A daybook is a descriptive and chronological (diary-like) record of day-to-day financial transactions; it is also called a book of original entry. The daybook’s details must be transcribed formally into journals to enable posting to ledgers. Daybooks include:
- Sales daybook, for recording sales invoices.
- Sales credits daybook, for recording sales credit notes.
- Purchases daybook, for recording purchase invoices.
- Purchases debits daybook, for recording purchase debit notes.
- Cash daybook, usually known as the cash book, for recording all monies received and all monies paid out. It may be split into two daybooks: a receipts daybook documenting every money-amount received, and a payments daybook recording every payment made.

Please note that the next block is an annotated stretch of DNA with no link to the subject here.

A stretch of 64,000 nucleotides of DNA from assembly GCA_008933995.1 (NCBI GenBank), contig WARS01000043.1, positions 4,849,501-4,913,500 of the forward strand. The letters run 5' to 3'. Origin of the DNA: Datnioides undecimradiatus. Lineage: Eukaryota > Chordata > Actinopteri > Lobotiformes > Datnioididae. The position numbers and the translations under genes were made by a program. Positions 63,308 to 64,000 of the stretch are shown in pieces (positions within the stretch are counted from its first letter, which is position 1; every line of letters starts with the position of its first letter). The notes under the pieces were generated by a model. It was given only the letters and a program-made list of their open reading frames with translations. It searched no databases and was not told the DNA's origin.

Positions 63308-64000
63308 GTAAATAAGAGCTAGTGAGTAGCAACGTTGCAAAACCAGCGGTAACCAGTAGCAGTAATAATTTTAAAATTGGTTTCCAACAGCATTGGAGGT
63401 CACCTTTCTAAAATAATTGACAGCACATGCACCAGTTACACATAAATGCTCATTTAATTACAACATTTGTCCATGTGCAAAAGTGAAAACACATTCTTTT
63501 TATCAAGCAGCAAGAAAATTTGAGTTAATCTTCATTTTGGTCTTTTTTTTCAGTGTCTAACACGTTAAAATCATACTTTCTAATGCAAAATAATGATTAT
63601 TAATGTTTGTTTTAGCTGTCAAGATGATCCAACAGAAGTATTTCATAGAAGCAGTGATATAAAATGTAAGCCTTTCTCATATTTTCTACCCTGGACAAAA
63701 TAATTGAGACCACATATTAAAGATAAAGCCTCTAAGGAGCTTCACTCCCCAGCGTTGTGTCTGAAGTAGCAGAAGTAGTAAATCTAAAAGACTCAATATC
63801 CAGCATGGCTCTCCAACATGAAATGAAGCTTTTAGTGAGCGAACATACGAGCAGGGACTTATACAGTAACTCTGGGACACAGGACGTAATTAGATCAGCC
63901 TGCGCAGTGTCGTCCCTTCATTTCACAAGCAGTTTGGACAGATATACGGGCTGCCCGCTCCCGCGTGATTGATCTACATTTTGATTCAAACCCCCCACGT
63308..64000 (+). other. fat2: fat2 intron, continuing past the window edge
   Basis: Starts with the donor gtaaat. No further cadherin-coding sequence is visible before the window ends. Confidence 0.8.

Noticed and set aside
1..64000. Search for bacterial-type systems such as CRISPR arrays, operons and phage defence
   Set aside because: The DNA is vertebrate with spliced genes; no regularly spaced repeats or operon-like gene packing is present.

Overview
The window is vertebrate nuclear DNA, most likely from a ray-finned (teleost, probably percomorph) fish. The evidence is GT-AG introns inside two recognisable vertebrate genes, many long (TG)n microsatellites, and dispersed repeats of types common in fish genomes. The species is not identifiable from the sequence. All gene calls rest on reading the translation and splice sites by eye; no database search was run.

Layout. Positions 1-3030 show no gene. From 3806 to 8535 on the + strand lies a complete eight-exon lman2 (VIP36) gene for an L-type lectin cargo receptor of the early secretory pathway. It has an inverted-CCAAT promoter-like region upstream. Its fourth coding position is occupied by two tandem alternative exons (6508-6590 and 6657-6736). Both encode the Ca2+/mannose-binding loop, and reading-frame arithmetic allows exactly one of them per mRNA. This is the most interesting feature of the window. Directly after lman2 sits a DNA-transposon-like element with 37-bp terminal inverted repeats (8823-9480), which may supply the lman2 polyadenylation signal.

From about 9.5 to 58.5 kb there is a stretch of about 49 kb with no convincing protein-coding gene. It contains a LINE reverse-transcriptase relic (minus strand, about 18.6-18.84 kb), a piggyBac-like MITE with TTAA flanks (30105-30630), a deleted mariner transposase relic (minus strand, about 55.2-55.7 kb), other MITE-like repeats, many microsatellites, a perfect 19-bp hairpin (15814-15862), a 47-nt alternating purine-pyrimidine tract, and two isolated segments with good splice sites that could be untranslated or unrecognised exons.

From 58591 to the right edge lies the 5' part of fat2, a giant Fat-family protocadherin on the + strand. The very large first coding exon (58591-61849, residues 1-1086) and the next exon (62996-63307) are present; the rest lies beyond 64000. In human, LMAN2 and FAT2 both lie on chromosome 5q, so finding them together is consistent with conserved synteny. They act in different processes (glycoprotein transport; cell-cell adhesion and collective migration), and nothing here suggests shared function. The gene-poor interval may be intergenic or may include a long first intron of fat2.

- General Journal daybook, for recording journal entries.
Petty cash book
A petty cash book is a record of small-value purchases before they are later transferred to the ledger and final accounts; it is maintained by a petty or junior cashier. This type of cash book usually uses the imprest system: a certain amount of money is provided to the petty cashier by the senior cashier. This money is to cater for minor expenditures (hospitality, minor stationery, casual postage, and so on) and is reimbursed periodically on satisfactory explanation of how it was spent.